One segment in particular on this week’s show captured the essence of what I think pro wrestling should be. To the surprise of nobody who is familiar with my scorching wrestling takes, it involves the best professional wrestler in the world, Becky Lynch. That is a bit controversial because most wrestling fans on the internet think being a professional wrestler means doing the most cool moves, flipping around the ring like a gymnast, and having self-indulgent 4o-minute matches that are designed to get “five stars” from hack wrestling journalists and “this is awesome” chants from fans who don’t care who wins. I’m part of a shrinking group of boomer fans who really love the non-match parts of wrestling, and I think a lot of the art in this business comes from talking, promoting, and making people actually give a shit about the match. Nobody is better at that than Becky Lynch.
Becky has run roughshod over the roster since winning all the gold in the main event of Wrestlemania this year, and as with any long title reign, it’s brought out critics who are sick of her push and think she’s a bad wrestler because she isn’t putting on the aforementioned nonsense matches with all the moves and flips. These people are wrong, they’re bad, and they deserve to be shunned from the wrestling community. Because even months into this reign, the crowd still loves Becky and she’s still evolving as a character, from an outlaw rebel who was defying the company to the self-admitted “golden goose” of WWE who now has to fight to maintain her individuality and desire for the toughest fights while being “protected” due to her value as a corporate spokeswoman.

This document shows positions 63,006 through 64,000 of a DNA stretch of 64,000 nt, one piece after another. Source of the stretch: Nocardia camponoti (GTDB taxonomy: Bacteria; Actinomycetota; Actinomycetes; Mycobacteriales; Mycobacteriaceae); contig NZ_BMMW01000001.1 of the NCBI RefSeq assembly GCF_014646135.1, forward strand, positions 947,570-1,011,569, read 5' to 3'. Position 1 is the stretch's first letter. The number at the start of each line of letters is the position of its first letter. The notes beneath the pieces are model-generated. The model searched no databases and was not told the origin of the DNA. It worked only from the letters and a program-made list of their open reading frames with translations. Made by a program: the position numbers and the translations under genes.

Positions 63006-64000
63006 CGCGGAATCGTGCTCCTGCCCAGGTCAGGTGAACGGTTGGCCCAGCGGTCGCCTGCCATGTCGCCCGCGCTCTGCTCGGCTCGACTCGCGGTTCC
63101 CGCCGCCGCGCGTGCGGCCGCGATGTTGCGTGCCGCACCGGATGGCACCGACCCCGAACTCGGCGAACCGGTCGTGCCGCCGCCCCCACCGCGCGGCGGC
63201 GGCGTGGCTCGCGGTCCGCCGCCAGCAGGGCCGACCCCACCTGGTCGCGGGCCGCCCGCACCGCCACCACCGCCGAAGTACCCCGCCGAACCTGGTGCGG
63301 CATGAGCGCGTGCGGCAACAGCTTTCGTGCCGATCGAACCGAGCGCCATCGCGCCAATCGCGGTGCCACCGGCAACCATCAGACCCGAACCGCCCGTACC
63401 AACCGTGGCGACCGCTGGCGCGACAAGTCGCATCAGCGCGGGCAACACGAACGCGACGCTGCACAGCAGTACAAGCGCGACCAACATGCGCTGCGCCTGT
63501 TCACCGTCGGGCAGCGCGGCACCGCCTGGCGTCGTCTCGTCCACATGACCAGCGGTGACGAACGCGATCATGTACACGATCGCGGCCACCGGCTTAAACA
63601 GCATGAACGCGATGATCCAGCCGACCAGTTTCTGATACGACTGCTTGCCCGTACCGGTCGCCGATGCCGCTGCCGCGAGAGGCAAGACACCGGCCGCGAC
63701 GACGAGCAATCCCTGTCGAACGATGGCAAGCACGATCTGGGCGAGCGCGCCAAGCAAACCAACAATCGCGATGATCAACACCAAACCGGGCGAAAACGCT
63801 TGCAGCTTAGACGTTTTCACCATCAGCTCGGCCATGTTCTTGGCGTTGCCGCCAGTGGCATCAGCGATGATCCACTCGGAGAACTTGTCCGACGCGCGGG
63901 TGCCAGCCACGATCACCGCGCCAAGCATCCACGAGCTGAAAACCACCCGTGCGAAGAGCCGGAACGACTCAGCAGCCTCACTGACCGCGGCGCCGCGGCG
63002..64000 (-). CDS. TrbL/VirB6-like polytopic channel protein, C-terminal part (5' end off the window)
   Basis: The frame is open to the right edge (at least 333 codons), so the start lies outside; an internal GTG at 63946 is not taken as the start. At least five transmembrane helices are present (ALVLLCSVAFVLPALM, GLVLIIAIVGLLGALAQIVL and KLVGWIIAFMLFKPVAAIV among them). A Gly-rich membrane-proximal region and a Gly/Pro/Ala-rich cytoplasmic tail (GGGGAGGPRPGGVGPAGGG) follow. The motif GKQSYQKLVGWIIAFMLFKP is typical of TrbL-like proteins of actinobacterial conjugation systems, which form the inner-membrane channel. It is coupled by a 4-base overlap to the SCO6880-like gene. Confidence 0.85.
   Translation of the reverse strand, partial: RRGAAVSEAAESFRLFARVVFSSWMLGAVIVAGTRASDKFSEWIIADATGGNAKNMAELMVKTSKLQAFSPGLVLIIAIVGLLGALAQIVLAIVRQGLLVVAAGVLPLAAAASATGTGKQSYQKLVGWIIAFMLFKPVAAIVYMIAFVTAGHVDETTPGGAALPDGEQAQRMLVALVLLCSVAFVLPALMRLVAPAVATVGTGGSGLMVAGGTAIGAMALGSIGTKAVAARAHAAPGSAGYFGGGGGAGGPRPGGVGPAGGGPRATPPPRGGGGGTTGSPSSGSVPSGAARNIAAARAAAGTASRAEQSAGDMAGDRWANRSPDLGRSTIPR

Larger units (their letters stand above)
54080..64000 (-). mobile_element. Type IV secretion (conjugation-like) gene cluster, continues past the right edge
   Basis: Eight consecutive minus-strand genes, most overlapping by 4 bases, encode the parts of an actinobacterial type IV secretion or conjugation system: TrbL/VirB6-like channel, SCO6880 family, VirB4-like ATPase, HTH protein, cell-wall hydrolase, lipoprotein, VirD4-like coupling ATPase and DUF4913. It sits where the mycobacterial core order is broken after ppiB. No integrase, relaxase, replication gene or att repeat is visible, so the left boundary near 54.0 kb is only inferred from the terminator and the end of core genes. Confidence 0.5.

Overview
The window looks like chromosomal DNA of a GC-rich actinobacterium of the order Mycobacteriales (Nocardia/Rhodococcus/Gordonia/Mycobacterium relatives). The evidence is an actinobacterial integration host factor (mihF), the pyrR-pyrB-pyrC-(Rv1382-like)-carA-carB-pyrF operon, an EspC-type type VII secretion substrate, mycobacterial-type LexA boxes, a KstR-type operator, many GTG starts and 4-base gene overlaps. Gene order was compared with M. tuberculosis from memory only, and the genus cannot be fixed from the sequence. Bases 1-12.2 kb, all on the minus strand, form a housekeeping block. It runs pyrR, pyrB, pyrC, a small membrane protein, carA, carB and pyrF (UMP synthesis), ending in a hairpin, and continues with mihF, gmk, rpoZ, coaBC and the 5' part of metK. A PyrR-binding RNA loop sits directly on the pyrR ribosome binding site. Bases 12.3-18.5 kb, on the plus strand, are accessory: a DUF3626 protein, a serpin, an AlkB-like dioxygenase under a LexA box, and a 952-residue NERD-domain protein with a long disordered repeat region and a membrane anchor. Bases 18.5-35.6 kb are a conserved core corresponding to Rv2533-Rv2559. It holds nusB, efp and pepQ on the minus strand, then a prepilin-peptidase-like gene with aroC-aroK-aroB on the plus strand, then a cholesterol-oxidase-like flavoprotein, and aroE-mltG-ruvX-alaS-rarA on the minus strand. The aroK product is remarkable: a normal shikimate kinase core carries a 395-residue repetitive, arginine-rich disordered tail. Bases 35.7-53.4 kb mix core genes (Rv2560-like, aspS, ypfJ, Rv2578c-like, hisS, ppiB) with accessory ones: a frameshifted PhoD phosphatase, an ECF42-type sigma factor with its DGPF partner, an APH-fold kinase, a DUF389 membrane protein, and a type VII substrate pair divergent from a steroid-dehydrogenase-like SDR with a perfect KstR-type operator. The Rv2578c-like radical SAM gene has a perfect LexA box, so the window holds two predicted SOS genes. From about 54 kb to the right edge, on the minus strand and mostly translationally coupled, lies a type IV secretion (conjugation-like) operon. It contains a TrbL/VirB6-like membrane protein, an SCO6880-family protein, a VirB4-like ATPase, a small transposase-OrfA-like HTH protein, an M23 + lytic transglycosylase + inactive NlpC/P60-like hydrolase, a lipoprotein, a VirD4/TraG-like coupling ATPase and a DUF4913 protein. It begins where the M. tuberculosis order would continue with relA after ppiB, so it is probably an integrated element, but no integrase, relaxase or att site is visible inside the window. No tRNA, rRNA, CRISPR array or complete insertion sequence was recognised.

The target for Becky is Asuka, the Japanese wrestler who beat her nearly a year ago at the Royal Rumble and has continued to have her number since. Becky’s story is that WWE didn’t want her to face Asuka, figuring she’d lose again and it would damage her marketability as “the face of the company.” Asuka is a mega-talented wrestler who doesn’t speak much English but still has tons of charisma, and she’s only lost a tiny handful of matches in her entire career. Lately she’s taken to spraying her opponents with “green mist,” and in this week’s segment she hit Becky with it after signing the contract for the match at this year’s Royal Rumble.